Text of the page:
Book Review: RUST AND BONE

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Craig Davidson’s Rust and Bone is a powerful collection of eight short stories, and each story deals with a character going through an emotionally dark time. The book offers a rogue’s gallery of misanthropes, with hatred for themselves and by association, the world around them.

Davidson’s gritty collection features: a down on his luck fighter with a regret filled past (Rust and Bone); an alcoholic father who wants his estranged son to play professional basketball (The Rifleman); an impotent advertising man with a love of dog-fighting (A Mean Utility); a water-park worker who loses his legs in a freak accident (Rocket Ride); a debt collector with an ill wife (On Sleepless Roads); a sex addict with no emotional attachment (Friction), a boxing-trainer living in Thailand (Life In The Flesh) and the grown-up children of a magician who mysteriously ‘vanished’ during an act (An Apprentice’s Guide To Modern Magic). Both Rust and Bone and Rocket Ride were combined to form the critically acclaimed Marion Cotillard film, Rust and Bone.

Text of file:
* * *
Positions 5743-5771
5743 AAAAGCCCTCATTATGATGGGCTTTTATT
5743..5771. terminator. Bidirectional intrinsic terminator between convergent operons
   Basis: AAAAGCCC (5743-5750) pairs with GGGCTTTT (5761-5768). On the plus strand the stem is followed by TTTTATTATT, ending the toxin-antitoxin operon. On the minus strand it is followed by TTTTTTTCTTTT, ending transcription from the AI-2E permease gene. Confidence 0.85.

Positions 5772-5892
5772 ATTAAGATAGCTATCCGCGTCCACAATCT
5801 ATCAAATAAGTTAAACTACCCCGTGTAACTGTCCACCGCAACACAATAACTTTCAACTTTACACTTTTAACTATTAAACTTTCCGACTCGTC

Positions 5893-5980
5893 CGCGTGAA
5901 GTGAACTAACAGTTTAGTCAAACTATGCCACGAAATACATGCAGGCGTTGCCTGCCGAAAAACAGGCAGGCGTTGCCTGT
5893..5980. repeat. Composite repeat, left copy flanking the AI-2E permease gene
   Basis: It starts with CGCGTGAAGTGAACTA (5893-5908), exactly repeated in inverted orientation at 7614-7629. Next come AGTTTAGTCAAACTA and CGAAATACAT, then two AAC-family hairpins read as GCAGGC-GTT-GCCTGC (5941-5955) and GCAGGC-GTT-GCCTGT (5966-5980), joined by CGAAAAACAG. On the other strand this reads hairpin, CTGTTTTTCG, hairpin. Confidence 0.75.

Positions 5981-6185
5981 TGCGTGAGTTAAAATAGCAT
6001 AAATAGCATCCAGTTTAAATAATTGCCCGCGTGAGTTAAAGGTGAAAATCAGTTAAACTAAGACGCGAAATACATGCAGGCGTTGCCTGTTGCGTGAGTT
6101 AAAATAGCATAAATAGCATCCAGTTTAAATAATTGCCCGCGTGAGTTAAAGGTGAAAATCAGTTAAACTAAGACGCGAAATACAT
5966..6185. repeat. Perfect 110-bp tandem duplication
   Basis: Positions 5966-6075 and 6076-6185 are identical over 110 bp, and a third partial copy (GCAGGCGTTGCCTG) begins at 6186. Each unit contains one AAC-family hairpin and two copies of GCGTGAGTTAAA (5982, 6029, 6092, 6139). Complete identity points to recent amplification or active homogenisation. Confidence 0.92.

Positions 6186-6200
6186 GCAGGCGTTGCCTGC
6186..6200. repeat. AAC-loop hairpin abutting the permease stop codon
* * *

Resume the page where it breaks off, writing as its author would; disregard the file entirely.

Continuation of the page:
Davidson’s book is beautifully written, bleak has never been so appealing. The author creates a series of characters that fit perfectly into the world surrounding them. It’s dramatic noir, a grimy world of self-indulgence, sleaze and heartbreak. These characters are looking for emotional redemption, a means of escaping their inner-torment, but it is their own self-loathing which is holding them back. Davidson juggles humour, romance, tragedy and addiction, blending them together in tales which are sometimes (loosely) interwoven. It’s a textured world, one that is lit by dingy streetlamps and garish neon and filled with sweating gyms and grubby bars. The eight stories are packed with so much detail that they have immense re-readability; meaning that Rust and Bone will be read, reread and recommended for years to come.

Rust and Bone is published by Picador Books.